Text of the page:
Derivation of 1st and 2nd Order Perturbation Equations

To keep track of powers of the perturbation in this derivation we will make the substitution \bgroup\color{black}$H_1\to\lambda H_1$\egroup where \bgroup\color{black}$\lambda$\egroup is assumed to be a small parameter in which we are making the series expansion of our energy eigenvalues and eigenstates. It is there to do the book-keeping correctly and can go away at the end of the derivations.

To solve the problem using a perturbation series, we will expand both our energy eigenvalues and eigenstates in powers of \bgroup\color{black}$\lambda$\egroup.

E_n&=&E_n^{(0)}+\lambda E_n^{(1)} +\lambda^2 E_n^{(2)}+...  ...
..._{nk}(\lambda)&=&\lambda c_{nk}^{(1)}+\lambda^2 c_{nk}^{(2)}+...

The full Schrödinger equation is

\begin{displaymath}\bgroup\color{black}(H_0+\lambda H_1)\left(\phi_n+\sum\limits...
...\phi_n+\sum\limits_{k\neq n}c_{nk}(\lambda)\phi_k\right)\egroup\end{displaymath}

where the \bgroup\color{black}$N(\lambda)$\egroup has been factored out on both sides. For this equation to hold as we vary \bgroup\color{black}$\lambda$\egroup, it must hold for each power of \bgroup\color{black}$\lambda$\egroup. We will investigate the first three terms.
\bgroup\color{black}$\lambda^0$\egroup \bgroup\color{black}$H_0\phi_n=E_n^{(0)}\phi_n$\egroup
\bgroup\color{black}$\lambda^1$\egroup \bgroup\color{black}$\lambda H_1\phi_n+H_0\lambda\sum\limits_{k\neq n}c_{nk}^{(1...
...E_n^{(1)}\phi_n+\lambda E_n^{(0)}\sum\limits_{k\neq n}c_{nk}^{(1)}\phi_k$\egroup
\bgroup\color{black}$\lambda^2$\egroup \bgroup\color{black}$H_0\sum\limits_{k\neq n}\lambda^2c_{nk}^{(2)}\phi_k+
...m\limits_{k\neq n}\lambda c_{nk}^{(1)}\phi_k+
\lambda^2 E_n^{(2)}\phi_n$\egroup
The zero order term is just the solution to the unperturbed problem so there is no new information there. The other two terms contain linear combinations of the orthonormal functions \bgroup\color{black}$\phi_i$\egroup. This means we can dot the equations into each of the \bgroup\color{black}$\phi_i$\egroup to get information, much like getting the components of a vector individually. Since \bgroup\color{black}$\phi_n$\egroup is treated separately in this analysis, we will dot the equation into \bgroup\color{black}$\phi_n$\egroup and separately into all the other functions \bgroup\color{black}$\phi_k$\egroup.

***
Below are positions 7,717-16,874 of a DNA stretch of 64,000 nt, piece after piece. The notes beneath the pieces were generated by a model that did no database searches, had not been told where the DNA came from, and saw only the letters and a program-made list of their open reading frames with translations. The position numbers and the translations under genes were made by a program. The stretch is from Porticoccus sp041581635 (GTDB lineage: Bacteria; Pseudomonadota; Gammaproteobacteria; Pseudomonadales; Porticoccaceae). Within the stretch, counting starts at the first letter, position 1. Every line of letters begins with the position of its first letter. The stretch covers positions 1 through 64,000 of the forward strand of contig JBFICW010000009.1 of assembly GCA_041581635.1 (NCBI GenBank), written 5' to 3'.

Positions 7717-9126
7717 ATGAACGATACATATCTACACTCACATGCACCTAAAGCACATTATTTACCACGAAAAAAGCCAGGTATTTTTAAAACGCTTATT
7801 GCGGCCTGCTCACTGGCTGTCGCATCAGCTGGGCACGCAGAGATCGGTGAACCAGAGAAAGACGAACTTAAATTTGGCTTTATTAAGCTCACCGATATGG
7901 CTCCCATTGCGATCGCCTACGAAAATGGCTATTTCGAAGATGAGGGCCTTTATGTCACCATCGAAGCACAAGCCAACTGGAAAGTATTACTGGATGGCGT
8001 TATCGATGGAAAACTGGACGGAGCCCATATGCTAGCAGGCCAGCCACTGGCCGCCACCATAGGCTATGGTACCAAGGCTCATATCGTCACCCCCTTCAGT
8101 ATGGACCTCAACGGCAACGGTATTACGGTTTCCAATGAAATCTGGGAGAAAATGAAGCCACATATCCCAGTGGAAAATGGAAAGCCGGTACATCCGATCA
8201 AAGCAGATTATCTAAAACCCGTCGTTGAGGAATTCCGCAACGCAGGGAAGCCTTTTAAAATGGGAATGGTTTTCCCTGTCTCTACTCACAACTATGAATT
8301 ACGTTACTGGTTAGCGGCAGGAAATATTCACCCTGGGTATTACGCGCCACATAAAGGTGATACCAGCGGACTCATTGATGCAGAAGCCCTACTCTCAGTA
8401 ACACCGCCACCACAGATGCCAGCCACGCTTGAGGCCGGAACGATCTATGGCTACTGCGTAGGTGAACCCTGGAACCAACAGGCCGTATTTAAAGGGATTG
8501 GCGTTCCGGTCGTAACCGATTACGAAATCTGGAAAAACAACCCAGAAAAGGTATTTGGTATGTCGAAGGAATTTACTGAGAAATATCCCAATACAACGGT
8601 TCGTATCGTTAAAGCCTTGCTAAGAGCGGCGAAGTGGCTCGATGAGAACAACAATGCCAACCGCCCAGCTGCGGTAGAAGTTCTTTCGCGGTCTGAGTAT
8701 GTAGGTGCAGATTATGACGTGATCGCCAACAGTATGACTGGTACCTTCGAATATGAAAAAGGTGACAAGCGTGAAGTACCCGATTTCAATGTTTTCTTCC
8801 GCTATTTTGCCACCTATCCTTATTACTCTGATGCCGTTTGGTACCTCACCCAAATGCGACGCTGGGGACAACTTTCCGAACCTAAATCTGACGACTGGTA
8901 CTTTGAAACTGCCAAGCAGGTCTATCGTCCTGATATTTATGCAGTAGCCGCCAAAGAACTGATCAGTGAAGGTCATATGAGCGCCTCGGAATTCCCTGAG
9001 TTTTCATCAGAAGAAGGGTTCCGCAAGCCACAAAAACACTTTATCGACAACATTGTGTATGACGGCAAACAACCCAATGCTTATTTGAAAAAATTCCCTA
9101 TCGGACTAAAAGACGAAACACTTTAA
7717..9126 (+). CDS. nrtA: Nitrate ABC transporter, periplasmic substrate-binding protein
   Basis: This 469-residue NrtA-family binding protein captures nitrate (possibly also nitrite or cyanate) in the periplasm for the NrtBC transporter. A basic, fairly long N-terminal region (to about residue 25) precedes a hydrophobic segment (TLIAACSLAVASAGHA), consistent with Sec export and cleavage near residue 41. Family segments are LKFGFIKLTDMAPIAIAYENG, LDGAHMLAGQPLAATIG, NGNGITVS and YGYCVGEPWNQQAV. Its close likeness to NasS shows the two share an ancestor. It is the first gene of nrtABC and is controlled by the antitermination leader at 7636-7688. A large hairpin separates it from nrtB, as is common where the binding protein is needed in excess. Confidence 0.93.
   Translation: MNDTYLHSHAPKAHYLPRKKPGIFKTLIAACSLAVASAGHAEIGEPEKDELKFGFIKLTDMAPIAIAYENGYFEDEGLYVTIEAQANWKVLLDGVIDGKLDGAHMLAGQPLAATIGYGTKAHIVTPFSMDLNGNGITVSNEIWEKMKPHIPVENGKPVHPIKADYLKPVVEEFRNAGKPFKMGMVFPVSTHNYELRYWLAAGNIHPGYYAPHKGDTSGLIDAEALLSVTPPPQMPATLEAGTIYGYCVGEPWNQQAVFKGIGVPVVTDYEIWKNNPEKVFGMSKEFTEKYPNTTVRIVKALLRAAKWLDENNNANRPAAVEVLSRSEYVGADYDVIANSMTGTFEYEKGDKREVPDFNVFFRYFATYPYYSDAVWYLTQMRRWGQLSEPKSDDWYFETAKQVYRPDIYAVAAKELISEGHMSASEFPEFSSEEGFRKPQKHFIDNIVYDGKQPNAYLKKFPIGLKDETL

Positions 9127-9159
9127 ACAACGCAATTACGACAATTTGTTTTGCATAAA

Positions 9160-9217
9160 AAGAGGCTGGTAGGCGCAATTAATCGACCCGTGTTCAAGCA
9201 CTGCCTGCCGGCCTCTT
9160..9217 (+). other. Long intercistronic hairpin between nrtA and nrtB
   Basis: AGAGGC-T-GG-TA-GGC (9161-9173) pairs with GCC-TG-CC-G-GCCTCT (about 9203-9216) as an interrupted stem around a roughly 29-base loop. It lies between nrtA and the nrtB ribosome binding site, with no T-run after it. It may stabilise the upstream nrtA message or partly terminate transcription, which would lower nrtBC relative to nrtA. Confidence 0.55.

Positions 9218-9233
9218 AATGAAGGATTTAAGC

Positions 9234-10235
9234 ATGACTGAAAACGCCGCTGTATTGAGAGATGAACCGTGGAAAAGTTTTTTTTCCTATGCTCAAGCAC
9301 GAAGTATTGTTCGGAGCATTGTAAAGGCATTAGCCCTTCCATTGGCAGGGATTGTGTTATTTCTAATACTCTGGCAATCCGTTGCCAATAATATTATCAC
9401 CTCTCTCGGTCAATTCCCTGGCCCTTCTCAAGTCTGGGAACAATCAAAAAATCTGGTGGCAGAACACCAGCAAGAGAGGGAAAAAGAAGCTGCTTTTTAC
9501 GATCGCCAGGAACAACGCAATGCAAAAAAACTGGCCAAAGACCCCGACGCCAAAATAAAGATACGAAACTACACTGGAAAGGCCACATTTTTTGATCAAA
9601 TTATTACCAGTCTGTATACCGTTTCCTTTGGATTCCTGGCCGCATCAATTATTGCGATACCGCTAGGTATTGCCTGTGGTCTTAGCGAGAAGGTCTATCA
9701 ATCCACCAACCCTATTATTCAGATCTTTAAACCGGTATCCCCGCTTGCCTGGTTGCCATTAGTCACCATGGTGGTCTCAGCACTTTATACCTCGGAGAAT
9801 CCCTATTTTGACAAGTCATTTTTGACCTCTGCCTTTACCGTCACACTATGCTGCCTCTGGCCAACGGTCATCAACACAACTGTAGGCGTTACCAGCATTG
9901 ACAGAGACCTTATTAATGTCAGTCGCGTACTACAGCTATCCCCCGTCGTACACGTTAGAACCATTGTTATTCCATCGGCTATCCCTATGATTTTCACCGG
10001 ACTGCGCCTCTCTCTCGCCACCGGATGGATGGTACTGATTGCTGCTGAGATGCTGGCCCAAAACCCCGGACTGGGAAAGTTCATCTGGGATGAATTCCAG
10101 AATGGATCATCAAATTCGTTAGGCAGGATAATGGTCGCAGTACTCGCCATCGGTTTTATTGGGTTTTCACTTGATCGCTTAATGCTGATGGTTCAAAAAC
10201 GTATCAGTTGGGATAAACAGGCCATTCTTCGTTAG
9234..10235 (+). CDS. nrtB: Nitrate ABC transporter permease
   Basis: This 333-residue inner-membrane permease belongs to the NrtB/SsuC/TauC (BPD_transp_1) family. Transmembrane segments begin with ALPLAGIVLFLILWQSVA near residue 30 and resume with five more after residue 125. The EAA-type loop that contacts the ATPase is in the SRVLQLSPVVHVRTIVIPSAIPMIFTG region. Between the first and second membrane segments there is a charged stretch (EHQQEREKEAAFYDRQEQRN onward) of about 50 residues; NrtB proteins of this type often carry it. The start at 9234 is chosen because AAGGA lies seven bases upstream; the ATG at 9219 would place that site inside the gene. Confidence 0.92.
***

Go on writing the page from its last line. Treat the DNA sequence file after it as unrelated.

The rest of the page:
The first order equation dotted into \bgroup\color{black}$\phi_n$\egroup yields

\begin{displaymath}\bgroup\color{black}\langle\phi_n\vert\lambda H_1\vert\phi_n\rangle=\lambda E_n^{(1)}\egroup\end{displaymath}

and dotted into \bgroup\color{black}$\phi_k$\egroup yields

\begin{displaymath}\bgroup\color{black} \langle\phi_k\vert\lambda H_1\vert\phi_n...
...)}\lambda c_{nk}^{(1)}=
E_n^{(0)}\lambda c_{nk}^{(1)}.\egroup\end{displaymath}

From these it is simple to derive the first order corrections

\lambda E_n^{(1)}=\langle\phi_n\vert\lambda H_1\vert\phi_n\ran...
...\vert\lambda H_1\vert\phi_n\rangle\over E_n^{(0)}-E_k^{(0)}} \\

The second order equation projected on \bgroup\color{black}$\phi_n$\egroup yields

\begin{displaymath}\bgroup\color{black}\sum\limits_{k\neq n}\lambda c_{nk}^{(1)}...
...\vert\lambda H_1\vert\phi_k\rangle=

We will not need the projection on \bgroup\color{black}$\phi_k$\egroup but could proceed with it to get the second order correction to the wave function, if that were needed. Solving for the second order correction to the energy and substituting for \bgroup\color{black}$c_{nk}^{(1)}$\egroup, we have

\begin{displaymath}\bgroup\color{black}\lambda^2 E_n^{(2)}=\sum\limits_{k\neq n}...
\over E_n^{(0)}-E_k^{(0)}}.\egroup\end{displaymath}

The normalization factor \bgroup\color{black}$N(\lambda)$\egroup played no role in the solutions to the Schrödinger equation since that equation is independent of normalization. We do need to go back and check whether the first order corrected wavefunction needs normalization.

& {1\over N(\lambda)^2}=\langle\phi_n+\sum\limits_{k\neq n}\la...
...\over 2}\sum\limits_{k\neq n}\lambda^2 \vert c_{nk}^{(1)}\vert^2

The correction is of order \bgroup\color{black}$\lambda^2$\egroup and can be neglected at this level of approximation.

These results are rewritten with all the \bgroup\color{black}$\lambda$\egroup removed in section 22.1.

Jim Branson 2013-04-22